Governor Glenn Youngkin is celebrating his first 100 days in office with a video highlighting key accomplishments including an executive order banning divisive concepts in schools; signing a bipartisan school mask mandate ban; bipartisan legislation protecting cats and dogs; and welcoming businesses to Virginia.
“It has been an honor to serve the people of Virginia over the first 100 days and I’m proud of what we’ve accomplished together in a short period of time. I will continue to work on behalf of all Virginians to lower the cost of living, keep our communities safe, make government work for the people again and restore academic excellence in our schools,” the governor said in a Thursday press release.
“I think this is the commonsense approach that Virginians were looking for when they elected us,” Youngkin said in the video.
Youngkin’s release also highlights actions including two COVID action plans, creating a task force to address a lack of placements for children in foster care, and that he “led Virginia through three winter storms.”
Many of Youngkin’s big-ticket priorities have been slowed or stopped in the General Assembly, which is split between a Republican-controlled House and a Democrat-controlled Senate.
That includes a lack of a budget for the period beginning in July. With booming revenues, Youngkin and the House of Delegates have pushed forward a budget proposal with substantial tax relief proposals, while the Senate has preferred smaller tax cuts reflecting a more cautious approach with an eye toward a potentially tough future. That basic approach to revenues then affects how much money is available in each proposal for spending on items like wage increases for state employees.
Youngkin has convened a special General Assembly session to try to motivate action on finalizing a budget compromise, but behind-the-scenes negotiations between conferees has so far yielded few public results.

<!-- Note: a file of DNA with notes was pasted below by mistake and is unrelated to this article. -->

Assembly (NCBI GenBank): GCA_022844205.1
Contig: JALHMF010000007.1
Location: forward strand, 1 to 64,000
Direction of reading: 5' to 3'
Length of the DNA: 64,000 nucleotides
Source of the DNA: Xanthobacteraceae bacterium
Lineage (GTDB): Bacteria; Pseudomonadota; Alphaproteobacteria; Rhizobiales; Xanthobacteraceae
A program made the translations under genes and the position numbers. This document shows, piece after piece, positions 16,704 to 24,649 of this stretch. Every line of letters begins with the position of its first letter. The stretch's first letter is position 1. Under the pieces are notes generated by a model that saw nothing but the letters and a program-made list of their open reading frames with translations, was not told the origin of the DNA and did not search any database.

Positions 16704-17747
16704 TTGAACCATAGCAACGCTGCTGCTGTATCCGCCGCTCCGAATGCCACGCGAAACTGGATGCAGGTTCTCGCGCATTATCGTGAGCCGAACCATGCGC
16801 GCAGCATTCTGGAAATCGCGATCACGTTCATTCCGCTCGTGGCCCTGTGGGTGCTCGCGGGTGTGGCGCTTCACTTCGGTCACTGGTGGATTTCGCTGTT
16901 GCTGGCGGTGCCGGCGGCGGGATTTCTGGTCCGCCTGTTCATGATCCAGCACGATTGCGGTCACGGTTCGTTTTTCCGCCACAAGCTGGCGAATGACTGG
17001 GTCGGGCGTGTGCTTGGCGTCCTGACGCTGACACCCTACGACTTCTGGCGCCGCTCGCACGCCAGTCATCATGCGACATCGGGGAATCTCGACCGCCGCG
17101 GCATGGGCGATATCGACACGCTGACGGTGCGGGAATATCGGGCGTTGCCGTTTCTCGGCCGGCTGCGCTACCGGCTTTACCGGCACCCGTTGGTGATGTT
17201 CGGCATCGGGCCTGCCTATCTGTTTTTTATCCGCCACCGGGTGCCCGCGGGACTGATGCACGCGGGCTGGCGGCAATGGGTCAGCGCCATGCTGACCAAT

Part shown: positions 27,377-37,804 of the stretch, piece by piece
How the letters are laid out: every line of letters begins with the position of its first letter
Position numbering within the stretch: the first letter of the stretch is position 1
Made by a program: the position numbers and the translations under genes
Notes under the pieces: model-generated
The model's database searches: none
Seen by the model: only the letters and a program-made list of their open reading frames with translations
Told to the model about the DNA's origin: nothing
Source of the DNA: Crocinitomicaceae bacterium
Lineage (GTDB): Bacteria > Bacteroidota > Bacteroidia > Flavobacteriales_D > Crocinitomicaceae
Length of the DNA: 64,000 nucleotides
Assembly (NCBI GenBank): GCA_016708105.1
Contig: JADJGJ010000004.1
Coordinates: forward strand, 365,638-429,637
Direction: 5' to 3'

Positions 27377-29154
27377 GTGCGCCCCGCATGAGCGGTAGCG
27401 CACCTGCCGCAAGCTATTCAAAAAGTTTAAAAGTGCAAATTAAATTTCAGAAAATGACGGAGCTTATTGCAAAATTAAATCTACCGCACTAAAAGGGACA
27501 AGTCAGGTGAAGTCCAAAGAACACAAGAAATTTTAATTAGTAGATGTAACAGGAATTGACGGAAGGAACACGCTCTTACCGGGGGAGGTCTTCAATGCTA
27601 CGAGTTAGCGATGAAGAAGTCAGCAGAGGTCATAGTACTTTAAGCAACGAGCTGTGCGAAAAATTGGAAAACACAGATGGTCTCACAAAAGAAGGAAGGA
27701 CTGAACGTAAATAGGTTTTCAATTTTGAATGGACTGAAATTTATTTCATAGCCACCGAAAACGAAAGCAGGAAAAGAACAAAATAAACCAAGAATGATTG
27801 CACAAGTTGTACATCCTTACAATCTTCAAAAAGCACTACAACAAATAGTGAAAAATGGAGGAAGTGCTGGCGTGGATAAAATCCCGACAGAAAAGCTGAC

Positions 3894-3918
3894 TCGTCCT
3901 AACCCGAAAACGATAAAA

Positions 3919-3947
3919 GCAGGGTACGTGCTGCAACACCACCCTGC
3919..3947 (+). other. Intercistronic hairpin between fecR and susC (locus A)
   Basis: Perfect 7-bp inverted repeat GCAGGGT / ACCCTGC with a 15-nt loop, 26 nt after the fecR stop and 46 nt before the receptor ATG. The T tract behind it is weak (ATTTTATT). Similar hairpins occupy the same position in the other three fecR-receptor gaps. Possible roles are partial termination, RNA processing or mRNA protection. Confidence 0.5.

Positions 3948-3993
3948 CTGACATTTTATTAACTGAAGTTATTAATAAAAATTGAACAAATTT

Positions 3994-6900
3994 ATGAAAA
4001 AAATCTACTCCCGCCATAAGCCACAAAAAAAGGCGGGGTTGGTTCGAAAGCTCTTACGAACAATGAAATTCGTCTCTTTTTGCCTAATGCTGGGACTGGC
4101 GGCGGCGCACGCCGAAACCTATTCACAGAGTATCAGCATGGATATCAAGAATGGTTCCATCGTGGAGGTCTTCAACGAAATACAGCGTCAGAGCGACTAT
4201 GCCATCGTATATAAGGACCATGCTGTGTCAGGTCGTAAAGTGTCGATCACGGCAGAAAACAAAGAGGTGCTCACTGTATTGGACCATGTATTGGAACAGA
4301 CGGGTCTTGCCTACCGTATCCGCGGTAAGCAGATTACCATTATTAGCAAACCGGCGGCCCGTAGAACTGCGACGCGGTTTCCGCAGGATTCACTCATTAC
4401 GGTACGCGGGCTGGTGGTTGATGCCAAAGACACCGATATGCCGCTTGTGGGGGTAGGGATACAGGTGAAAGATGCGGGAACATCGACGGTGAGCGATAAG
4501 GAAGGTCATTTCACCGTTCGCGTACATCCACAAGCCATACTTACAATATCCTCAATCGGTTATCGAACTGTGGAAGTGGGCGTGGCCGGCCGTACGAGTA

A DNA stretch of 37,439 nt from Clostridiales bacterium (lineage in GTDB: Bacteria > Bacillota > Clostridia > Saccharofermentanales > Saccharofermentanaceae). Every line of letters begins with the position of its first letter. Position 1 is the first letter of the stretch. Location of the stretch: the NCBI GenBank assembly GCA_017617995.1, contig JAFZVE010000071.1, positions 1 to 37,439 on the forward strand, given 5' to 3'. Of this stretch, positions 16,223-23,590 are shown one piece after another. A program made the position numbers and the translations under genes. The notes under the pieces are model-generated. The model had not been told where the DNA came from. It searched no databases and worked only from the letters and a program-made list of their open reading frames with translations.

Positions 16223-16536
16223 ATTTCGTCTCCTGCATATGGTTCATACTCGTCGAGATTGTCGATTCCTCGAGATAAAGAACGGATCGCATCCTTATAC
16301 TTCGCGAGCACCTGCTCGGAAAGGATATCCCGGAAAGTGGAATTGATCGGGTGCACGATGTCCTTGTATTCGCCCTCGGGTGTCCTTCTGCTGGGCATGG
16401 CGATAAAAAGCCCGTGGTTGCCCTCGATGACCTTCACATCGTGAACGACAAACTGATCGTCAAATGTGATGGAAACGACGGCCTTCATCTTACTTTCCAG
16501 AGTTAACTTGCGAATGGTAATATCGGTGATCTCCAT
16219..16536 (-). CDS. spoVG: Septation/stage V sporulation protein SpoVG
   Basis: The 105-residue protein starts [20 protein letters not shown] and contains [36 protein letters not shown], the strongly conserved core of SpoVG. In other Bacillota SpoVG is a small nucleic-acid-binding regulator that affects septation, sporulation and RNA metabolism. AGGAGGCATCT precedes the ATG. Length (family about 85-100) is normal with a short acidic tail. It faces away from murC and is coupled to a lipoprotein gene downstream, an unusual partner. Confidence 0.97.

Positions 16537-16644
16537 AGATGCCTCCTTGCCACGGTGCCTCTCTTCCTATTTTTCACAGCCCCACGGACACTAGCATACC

Conferee Senator George Barker (D-Fairfax) told The Virginia Star that a compromise will probably be ready in May.
“We’re making good progress,” he said at the reconvened General Assembly session on April 27.
With negotiations happening behind closed doors, public partisan battling has attracted media attention, but Barker said that clash has only affected negotiations “a little bit.”
He said he wasn’t at liberty to share details of negotiations like the status of Youngkin’s proposal to double the standard deduction, but he said that the slow pace has allowed conferees time to comb through the details of each proposal.
“We have either resolved or [will reach] a tentative resolution that depends on how other pieces of [the budget] come together,” he said.
Since Youngkin took office, revenues have exceeded earlier forecasts. The governor has used that to argue that there is room both for tax relief and spending increases in key areas.
“We’ve been helped by the substantial amount of additional revenue before finishing out this biennium and then what we’ll see for the two years starting on July 1,” Barker said.
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